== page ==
The second is ballot lines. A Green ballot line for the next two or four years is up for grabs in 37 states, for 1% to 3% of the vote in most of them. Those ballot lines will enable the independent left to run competitive and winnable races at the local level, which is how an independent political movement will develop into a national force.
Third, 5% of the vote will qualify the Green Party for public funding for the 2020 presidential general election. This is a second presidential public campaign financing fund, in addition to the primary matching fund for which Stein qualified in this election, that starts at about $10 million at 5% and goes up with higher percentages. With Stein polling between 3% and 6% in most polls, this goal is within reach.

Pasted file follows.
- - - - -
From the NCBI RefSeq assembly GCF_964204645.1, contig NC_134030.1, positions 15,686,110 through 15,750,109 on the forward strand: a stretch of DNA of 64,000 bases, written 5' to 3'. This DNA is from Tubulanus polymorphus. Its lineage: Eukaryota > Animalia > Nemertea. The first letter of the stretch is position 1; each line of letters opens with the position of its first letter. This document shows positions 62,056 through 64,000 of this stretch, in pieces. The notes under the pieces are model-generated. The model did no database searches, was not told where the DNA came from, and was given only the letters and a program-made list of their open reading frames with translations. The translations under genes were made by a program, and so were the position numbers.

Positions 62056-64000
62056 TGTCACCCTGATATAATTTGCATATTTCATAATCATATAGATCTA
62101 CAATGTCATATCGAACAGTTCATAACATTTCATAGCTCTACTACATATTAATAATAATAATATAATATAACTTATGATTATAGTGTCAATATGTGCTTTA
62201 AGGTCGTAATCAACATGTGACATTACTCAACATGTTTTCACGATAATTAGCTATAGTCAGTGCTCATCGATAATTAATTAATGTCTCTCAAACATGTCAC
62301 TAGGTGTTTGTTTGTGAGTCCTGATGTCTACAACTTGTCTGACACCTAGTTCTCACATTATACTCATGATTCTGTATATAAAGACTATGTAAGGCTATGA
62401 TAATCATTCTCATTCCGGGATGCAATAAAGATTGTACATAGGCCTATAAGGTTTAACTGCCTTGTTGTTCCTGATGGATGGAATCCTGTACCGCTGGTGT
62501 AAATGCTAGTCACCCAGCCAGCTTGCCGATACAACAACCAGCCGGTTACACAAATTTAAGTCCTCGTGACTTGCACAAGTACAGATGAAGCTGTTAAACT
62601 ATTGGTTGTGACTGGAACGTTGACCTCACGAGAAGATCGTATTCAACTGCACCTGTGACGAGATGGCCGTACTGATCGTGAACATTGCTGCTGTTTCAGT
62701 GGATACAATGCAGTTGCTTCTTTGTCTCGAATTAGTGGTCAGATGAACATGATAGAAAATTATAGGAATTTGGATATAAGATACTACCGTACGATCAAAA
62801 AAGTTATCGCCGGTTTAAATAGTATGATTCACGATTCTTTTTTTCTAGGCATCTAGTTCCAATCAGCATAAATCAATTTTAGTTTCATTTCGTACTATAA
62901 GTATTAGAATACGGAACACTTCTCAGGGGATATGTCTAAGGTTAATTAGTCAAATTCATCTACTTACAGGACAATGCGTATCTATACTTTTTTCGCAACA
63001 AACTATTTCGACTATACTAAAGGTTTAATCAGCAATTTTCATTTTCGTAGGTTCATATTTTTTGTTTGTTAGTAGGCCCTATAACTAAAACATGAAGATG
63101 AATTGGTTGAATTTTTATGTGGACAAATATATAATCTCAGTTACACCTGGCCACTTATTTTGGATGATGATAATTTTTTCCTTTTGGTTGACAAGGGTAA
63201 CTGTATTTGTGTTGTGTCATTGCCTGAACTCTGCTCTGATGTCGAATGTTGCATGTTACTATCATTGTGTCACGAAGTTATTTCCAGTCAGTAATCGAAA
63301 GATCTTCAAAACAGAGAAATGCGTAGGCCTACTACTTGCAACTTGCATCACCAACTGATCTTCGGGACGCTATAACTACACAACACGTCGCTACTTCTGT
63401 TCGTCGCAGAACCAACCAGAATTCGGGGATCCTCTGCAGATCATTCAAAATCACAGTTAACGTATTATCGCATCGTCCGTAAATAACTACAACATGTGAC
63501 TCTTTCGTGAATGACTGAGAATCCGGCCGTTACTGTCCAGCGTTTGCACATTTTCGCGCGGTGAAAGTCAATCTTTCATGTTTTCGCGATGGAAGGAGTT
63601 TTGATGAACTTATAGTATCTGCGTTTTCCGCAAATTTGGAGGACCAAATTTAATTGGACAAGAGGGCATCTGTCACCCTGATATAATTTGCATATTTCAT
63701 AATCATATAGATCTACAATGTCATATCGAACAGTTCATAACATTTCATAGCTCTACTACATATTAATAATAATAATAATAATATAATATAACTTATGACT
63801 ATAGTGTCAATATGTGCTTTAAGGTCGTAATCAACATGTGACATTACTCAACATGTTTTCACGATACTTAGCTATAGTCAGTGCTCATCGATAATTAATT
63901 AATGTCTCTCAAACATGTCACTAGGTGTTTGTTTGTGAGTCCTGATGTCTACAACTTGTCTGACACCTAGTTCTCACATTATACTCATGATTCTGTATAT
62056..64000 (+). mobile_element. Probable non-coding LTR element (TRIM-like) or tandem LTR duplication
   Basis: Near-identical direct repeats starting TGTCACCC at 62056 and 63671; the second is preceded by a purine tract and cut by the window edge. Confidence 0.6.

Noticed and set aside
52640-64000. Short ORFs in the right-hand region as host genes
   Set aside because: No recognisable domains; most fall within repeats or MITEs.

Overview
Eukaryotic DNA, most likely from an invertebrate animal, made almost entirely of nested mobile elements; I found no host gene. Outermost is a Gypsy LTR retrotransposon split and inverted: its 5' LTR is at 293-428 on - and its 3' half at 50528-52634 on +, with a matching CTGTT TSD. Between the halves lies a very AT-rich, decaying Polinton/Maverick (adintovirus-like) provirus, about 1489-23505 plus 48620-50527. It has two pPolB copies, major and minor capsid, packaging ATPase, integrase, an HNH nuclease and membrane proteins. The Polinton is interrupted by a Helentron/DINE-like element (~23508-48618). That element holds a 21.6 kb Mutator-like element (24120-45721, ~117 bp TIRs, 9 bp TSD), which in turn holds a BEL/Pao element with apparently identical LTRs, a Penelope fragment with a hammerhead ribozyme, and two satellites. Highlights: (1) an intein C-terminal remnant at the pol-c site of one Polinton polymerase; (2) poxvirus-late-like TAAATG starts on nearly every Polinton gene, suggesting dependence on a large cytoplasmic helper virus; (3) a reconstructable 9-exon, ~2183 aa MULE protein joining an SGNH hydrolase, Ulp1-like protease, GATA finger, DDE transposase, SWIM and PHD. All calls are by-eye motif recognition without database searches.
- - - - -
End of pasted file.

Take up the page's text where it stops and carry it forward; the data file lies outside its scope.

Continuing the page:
Fourth, the lists of supporters that Stein/Baraka campaigners develop canvassing voters during this election can be the base for post-election organizing, from stopping TPP in the lame duck session of conference to local independent Green and left campaigns for public office in the next election.
A vote for Clinton is not only a wasted vote for the status quo, it is a vote against the Green Party’s challenge to the two-party system of corporate rule.
Howie Hawkins was a co-founder of the Green Party in the United States in 1984. He received 5% of the vote as the Green Party candidate for Governor of New York in 2014. Howie is a member of Solidarity.